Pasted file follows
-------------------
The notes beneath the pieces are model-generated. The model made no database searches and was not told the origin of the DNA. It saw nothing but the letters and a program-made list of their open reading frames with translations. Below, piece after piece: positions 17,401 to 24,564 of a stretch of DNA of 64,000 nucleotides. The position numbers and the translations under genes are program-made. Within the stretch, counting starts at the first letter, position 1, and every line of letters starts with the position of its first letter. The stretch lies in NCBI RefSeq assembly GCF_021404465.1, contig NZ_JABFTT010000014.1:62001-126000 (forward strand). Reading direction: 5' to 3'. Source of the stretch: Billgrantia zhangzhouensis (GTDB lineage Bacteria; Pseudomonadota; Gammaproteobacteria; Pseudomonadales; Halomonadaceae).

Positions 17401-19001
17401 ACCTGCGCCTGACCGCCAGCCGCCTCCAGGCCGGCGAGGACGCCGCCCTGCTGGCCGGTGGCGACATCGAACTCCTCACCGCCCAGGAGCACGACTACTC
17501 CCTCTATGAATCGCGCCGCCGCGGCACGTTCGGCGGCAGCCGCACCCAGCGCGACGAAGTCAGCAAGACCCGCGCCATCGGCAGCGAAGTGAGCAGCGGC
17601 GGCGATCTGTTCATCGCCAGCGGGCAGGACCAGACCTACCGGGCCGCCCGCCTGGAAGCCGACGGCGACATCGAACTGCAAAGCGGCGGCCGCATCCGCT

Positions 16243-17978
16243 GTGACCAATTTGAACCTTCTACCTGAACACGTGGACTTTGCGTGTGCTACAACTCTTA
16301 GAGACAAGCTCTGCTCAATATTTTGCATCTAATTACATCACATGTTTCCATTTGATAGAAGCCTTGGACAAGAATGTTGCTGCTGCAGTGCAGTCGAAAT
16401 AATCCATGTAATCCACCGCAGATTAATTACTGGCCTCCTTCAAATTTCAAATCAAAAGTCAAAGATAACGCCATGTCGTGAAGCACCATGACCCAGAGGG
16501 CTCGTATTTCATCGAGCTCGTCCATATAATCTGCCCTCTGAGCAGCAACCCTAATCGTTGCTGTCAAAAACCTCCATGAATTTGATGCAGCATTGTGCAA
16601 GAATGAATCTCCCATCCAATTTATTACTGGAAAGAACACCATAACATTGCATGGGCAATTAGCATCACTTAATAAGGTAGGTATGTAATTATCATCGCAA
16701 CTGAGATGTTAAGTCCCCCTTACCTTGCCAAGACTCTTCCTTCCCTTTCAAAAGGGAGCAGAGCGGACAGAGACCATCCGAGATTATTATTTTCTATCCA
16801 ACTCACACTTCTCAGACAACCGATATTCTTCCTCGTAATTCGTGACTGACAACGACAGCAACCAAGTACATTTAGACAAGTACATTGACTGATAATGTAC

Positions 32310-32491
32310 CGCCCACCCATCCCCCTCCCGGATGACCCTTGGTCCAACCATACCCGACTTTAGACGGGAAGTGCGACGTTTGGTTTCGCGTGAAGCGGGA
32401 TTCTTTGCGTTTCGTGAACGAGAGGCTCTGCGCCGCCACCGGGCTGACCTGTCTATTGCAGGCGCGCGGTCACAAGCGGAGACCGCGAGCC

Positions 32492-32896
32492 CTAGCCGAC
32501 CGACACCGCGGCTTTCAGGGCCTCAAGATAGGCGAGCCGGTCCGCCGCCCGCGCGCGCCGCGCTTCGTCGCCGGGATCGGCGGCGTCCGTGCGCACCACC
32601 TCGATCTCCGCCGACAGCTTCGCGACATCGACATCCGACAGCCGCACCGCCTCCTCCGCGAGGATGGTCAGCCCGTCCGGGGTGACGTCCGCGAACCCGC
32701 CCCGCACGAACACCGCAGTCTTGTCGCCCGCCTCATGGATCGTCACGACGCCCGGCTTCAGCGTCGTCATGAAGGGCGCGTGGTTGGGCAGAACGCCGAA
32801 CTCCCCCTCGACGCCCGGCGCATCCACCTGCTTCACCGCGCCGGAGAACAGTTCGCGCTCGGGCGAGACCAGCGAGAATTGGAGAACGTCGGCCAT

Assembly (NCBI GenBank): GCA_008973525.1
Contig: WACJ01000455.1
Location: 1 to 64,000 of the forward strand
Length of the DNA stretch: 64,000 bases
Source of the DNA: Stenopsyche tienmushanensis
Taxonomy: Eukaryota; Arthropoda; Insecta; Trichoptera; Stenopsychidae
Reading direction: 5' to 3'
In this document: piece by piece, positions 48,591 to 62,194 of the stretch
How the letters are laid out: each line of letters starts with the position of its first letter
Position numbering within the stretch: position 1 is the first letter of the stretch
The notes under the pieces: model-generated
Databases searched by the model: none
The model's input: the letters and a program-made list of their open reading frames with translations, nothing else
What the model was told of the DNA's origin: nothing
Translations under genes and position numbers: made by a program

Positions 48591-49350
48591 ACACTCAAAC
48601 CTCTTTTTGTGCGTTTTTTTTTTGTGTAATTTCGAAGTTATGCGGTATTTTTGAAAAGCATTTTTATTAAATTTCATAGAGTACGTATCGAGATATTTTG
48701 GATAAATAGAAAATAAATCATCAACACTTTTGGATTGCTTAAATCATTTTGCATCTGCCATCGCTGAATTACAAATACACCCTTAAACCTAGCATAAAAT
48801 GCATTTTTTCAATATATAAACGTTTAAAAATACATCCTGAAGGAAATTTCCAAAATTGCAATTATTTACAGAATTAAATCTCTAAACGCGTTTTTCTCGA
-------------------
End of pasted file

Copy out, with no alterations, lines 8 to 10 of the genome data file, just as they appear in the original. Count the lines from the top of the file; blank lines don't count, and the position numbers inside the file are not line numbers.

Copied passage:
16301 GAGACAAGCTCTGCTCAATATTTTGCATCTAATTACATCACATGTTTCCATTTGATAGAAGCCTTGGACAAGAATGTTGCTGCTGCAGTGCAGTCGAAAT
16401 AATCCATGTAATCCACCGCAGATTAATTACTGGCCTCCTTCAAATTTCAAATCAAAAGTCAAAGATAACGCCATGTCGTGAAGCACCATGACCCAGAGGG
16501 CTCGTATTTCATCGAGCTCGTCCATATAATCTGCCCTCTGAGCAGCAACCCTAATCGTTGCTGTCAAAAACCTCCATGAATTTGATGCAGCATTGTGCAA